• While a greater percentage of Californians use more alternative means of commute than the rest of the U.S., that percentage dropped from 2000 to 2005. (Chart 23)
  • While California has registered more green technology patents than other states, foreign inventors are registering more patents than U.S. inventors.
  • Federal green technology research and development monies to California have declined precipitously over the last ten years, falling from $7.8 million in 1997 to $410,000 in 2006. (Chart 32)
  • California has only 900 alternative fuel filling stations, located primarily in the Bay Area and Southern California. (Page 39)
  • California’s water system accounts for approximately 20 percent of the State’s gross electricity use and has significant inefficiencies

“The Index data makes it clear that California will need to move farther faster if it is to successfully meet the targets set by AB 32,” said Doug Henton of Collaborative Economics, a Silicon Valley-based firm that prepared the Index for Next 10, “But the data also indicates we may be at an inflection point between the first wave and a new wave of green innovation.”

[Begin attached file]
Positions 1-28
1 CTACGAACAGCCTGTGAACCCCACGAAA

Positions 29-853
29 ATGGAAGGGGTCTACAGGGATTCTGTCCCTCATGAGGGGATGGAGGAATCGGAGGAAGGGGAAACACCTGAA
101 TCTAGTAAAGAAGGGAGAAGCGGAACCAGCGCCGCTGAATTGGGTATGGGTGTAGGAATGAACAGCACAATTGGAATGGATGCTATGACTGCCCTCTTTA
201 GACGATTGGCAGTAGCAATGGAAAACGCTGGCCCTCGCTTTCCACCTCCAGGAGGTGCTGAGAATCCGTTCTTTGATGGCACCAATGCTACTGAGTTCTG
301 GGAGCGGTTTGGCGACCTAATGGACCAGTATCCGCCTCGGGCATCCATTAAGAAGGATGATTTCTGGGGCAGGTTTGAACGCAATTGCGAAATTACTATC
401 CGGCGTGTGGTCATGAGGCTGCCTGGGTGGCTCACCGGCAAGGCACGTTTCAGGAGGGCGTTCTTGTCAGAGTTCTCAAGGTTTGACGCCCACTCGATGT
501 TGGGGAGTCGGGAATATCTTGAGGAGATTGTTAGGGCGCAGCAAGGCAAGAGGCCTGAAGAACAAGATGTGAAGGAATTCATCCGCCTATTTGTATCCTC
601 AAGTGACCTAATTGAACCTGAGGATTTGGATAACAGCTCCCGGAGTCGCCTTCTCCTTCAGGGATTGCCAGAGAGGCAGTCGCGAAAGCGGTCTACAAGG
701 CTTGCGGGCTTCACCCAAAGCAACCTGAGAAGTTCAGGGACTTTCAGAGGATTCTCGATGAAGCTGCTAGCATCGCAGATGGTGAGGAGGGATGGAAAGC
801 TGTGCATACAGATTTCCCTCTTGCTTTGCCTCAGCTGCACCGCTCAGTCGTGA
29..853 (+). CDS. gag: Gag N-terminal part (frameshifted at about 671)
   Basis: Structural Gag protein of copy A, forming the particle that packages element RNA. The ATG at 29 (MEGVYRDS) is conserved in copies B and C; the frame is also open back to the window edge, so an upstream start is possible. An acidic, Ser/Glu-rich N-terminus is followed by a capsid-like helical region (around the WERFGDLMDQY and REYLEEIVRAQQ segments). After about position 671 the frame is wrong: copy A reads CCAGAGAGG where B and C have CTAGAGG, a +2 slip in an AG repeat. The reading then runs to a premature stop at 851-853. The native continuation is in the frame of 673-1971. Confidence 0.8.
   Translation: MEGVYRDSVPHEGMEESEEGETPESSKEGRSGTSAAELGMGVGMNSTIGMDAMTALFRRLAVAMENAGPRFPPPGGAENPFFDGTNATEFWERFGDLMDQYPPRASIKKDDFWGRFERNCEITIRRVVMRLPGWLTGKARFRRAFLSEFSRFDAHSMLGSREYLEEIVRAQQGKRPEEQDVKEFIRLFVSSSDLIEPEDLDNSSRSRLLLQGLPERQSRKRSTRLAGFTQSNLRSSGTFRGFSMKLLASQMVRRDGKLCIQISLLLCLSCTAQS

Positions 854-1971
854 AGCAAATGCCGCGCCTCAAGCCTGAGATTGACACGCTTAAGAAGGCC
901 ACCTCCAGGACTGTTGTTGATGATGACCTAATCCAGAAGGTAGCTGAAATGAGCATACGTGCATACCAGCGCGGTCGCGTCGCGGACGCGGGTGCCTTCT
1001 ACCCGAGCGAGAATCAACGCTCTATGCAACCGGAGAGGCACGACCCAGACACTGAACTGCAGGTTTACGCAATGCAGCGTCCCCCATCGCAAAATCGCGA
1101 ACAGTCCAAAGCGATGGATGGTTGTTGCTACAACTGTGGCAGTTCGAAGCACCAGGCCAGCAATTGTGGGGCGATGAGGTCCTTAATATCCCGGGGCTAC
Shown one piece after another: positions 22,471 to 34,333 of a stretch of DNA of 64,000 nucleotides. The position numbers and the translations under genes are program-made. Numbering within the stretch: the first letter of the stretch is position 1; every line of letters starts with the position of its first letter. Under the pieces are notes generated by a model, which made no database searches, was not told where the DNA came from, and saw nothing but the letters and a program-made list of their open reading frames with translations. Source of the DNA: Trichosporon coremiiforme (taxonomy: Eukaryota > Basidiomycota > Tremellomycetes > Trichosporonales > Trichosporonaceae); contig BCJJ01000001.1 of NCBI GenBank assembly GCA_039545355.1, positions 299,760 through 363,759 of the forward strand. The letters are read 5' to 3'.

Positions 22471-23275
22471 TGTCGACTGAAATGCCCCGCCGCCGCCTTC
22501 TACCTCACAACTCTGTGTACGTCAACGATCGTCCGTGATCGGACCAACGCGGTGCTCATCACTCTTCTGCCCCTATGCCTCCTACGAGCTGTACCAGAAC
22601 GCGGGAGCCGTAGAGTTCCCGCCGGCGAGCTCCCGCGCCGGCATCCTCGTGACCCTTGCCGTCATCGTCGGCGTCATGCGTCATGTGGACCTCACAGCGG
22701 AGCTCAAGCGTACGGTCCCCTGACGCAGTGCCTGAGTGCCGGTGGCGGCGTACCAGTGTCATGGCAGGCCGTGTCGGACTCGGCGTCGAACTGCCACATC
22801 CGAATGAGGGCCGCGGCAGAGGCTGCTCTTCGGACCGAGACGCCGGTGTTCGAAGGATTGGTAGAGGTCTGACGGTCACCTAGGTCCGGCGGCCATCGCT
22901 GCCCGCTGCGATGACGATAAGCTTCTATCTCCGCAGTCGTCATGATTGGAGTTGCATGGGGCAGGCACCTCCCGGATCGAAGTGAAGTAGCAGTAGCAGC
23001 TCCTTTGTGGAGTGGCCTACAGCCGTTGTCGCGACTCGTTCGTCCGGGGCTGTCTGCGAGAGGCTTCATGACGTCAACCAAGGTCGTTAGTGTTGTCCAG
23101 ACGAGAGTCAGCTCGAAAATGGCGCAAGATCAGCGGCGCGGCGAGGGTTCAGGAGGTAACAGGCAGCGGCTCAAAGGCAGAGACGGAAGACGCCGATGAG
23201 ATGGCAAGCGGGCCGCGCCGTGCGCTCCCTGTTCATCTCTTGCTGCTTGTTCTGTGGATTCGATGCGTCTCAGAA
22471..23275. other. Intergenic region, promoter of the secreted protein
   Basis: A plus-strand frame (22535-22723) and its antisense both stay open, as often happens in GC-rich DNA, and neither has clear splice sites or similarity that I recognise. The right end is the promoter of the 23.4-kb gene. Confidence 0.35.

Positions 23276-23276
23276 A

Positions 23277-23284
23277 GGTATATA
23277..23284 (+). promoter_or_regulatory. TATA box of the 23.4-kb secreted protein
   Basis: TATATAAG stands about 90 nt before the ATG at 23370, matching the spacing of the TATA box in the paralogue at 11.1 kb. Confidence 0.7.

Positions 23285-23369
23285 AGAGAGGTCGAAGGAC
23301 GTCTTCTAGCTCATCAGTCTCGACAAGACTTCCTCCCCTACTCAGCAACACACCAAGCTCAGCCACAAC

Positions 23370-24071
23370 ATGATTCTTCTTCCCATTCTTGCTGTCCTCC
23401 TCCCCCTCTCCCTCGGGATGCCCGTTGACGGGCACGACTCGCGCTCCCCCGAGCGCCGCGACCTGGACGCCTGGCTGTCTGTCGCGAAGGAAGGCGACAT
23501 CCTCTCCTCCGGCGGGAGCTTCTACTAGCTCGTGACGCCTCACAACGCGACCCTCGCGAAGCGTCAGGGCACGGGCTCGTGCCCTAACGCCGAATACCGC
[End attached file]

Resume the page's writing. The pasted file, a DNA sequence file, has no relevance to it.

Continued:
California Air Resources Board (CARB) chair Mary Nichols commented, “I am very encouraged that the California Green Innovation Index will be a powerful tool to track the valuable lessons learned as California makes history meeting the mandate of AB 32.”

The Next 10 “California Green Innovation Index” identifies and tracks over 40 data indicators drawn from state and federal agency sources, academic institutions and proprietary databases. In coming years, the Index plans to develop indices and track data on regional performance, as well as the impacts of policy. The Index was produced in partnership with Collaborative Economics, a Mountain View, California-based research and consulting organization that works with senior executives from business, foundations, government, education and community sectors to identify economic, environmental and social trends and promote regional innovation. For over a decade, Collaborative Economics has prepared the annual Index of Silicon Valley for Joint Venture: Silicon Valley Network.